Our History of Addiction’ (opinion)

Hear mention that someone Is it an ‘intervention’, ‘hit rock bottom’ or ‘relapse’, few people reading this will need to do research to follow up on the implications. Ideas and expressions related to addiction and recovery are now fully integrated into the shared culture, the shared references through which we understand and navigate in everyday life.

This is, in general, rather strange. This was not always the case. And it was accompanied by an amplification of the term “addiction” itself. Originally limited to dependence on a very narrow set of substances, it now applies to any compulsive behavior considered undesirable. (As usual, onionsHis satirists entrenched this trend early with the title: “I’m like a chocoholic, but for Bose.”)

This occasional reference to addiction may reflect a general increase in public awareness of the problem, which in the United States includes approximately 14.5 million people with alcohol use disorder, as well as three million opioid addicts. But acknowledging the reality of addiction and directing rational attention to it are very different from Carl Eric Fischer Motivation: Our History of Addiction (Penguin Press) Underscores this difference with an interesting narrative filled with promising developments and missed opportunities.

the author is Professor of clinical psychiatry at Columbia University, also an addict. He admitted that much from the start and filled in the details along the way, keeping the memoir aspect secondary to his project. the desire It is a narrative history of ideas, policies, and practices that have emerged over the centuries. The book focuses mostly on the substance’s dependencies, but quotes “The Gambler’s Lament” from the Rig Veda, an ancient Indian book, as a clear evocation of the addict’s experience: scorching, striving to burn, giving (temporarily) like a child, then in turn slapping the victor, infused with honey, By force … they roll down, then quickly spring upward, forcing the man with his hand to serve with them.” The same words may apply to a syringe or tube.

This struggle for control after losing it (again and again) runs through Fisher’s narrative of being a young resident psychiatrist at a prestigious university hospital while he was bonded to various stress-relieving substances. He didn’t ruin his career, or self-destruct, thanks in large part to the medical community’s judgments to take care of himself: Special treatment programs exist for dealing with addicted physicians. Fisher writes, “In rehab, he met with physicians who had been back there for a second or even third time, and who, on schedule, had relapsed after their five-year observation contracts expired.” (The situation has its perks.) A recurring focus in the book is on social inequality as it concludes in the stigma attached to certain intoxicants—eighteenth-century gin, for example, or cocaine more recently—and the oppression of its users, while others have a reputation when Be backed by well-established industries, such as… heroin?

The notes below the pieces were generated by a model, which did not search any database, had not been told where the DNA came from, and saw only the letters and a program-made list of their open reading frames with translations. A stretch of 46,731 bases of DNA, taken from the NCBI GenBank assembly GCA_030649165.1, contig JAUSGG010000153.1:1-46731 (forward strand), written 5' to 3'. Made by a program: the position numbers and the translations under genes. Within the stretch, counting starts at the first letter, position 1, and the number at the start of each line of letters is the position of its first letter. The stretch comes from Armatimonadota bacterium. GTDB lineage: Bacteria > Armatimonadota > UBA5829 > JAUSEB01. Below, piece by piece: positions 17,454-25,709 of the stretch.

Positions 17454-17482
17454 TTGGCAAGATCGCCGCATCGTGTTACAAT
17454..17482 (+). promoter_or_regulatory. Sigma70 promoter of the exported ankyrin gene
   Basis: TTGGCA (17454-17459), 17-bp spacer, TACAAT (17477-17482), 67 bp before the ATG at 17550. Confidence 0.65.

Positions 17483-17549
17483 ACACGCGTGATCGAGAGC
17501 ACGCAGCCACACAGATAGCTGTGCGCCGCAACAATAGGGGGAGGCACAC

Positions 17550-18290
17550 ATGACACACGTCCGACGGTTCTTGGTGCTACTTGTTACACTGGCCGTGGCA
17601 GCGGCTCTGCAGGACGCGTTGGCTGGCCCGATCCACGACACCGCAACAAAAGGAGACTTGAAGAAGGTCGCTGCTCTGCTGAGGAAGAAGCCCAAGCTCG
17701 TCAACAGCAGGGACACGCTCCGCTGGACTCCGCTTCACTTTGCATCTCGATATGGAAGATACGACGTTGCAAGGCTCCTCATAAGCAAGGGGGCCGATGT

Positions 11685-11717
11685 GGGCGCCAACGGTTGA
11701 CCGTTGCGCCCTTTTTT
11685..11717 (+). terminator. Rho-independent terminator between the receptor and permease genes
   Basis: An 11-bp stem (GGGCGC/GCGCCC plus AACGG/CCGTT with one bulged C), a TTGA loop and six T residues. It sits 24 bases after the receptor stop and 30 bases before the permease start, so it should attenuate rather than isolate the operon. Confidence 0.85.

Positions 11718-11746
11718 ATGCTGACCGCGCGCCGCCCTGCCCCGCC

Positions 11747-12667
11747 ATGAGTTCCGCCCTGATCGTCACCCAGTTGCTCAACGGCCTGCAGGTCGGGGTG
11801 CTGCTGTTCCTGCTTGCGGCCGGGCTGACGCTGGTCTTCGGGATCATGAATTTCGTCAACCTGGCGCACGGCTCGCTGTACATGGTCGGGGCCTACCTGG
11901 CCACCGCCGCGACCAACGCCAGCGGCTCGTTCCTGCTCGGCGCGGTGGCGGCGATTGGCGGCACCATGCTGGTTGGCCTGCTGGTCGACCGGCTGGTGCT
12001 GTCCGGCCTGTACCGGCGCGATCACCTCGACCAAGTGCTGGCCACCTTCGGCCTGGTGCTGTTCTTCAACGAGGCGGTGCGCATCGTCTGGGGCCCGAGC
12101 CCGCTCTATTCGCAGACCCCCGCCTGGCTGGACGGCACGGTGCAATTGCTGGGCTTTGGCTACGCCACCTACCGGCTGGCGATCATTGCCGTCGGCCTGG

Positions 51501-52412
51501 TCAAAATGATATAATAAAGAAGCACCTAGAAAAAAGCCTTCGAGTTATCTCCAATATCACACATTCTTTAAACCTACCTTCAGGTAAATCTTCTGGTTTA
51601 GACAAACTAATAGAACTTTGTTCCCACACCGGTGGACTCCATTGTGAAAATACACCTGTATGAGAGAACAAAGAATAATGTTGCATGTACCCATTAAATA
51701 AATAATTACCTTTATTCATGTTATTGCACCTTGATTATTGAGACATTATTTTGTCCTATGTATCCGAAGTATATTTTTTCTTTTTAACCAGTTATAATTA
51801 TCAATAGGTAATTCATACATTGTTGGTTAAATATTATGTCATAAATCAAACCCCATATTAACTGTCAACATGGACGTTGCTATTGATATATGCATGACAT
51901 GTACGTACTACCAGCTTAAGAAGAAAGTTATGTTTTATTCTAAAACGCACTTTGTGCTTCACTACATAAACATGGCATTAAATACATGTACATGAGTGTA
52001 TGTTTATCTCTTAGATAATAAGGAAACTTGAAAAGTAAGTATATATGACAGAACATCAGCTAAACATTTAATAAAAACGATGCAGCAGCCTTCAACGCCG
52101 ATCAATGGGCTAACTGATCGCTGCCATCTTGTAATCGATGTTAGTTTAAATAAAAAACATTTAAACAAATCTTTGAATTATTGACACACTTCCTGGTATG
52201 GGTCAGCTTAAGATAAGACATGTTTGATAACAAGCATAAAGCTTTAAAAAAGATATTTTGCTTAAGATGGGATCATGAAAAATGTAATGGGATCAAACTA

Yes, heroin. “It was first mass-produced on a commercial scale in 1898, by the Bayer Company,” notes Fisher, “initially praised as a safe and modern alternative to morphine” until it became associated with[the] A poor teenager, often of immigrant parents, is unintelligent, greedy and rude, increasingly uniting with others like himself in the new urban phenomenon of ‘threatened gangs’. Which has pushed people with fewer resources towards smaller informal markets in sub-counties – mixed-race urban slums where authorities have separated gambling, prostitution, salons and other objectionable occupations.” A drug is known to be dangerous when taken by people who are considered dangerous, hence the cycle vicious.

to close what is Too short article to do the desire Justice, I should note, its layers of literary, social, medical, and political narratives challenge any understanding of addiction that reduces it to one-dimensional causes or promotes a single therapeutic approach or outcome. “It is not that addiction is or is not a brain disease, a social disease, or a global response to suffering,” Fisher wrote. “It’s all of these things and none of them at the same time, because each level has something to add but can’t tell the whole story.” He did not find “a single dominant cause of addiction, or even a group of causes that reliably explain why some people develop addiction.”

This does not mean that nothing can be done about it. Chapter after chapter provides accounts of what were in many cases beneficial treatments. But the other side of the story consists of efforts to impose another approach or prohibition on different political, economic and moral grounds. The best we can say is that “the diverse influences intersect in a complex and dynamic matrix, changing drastically from person to person, and even changing over the course of an individual’s life,” Fisher concludes. It should be part of the general understanding of addiction that one size does not fit all.

Leave a Comment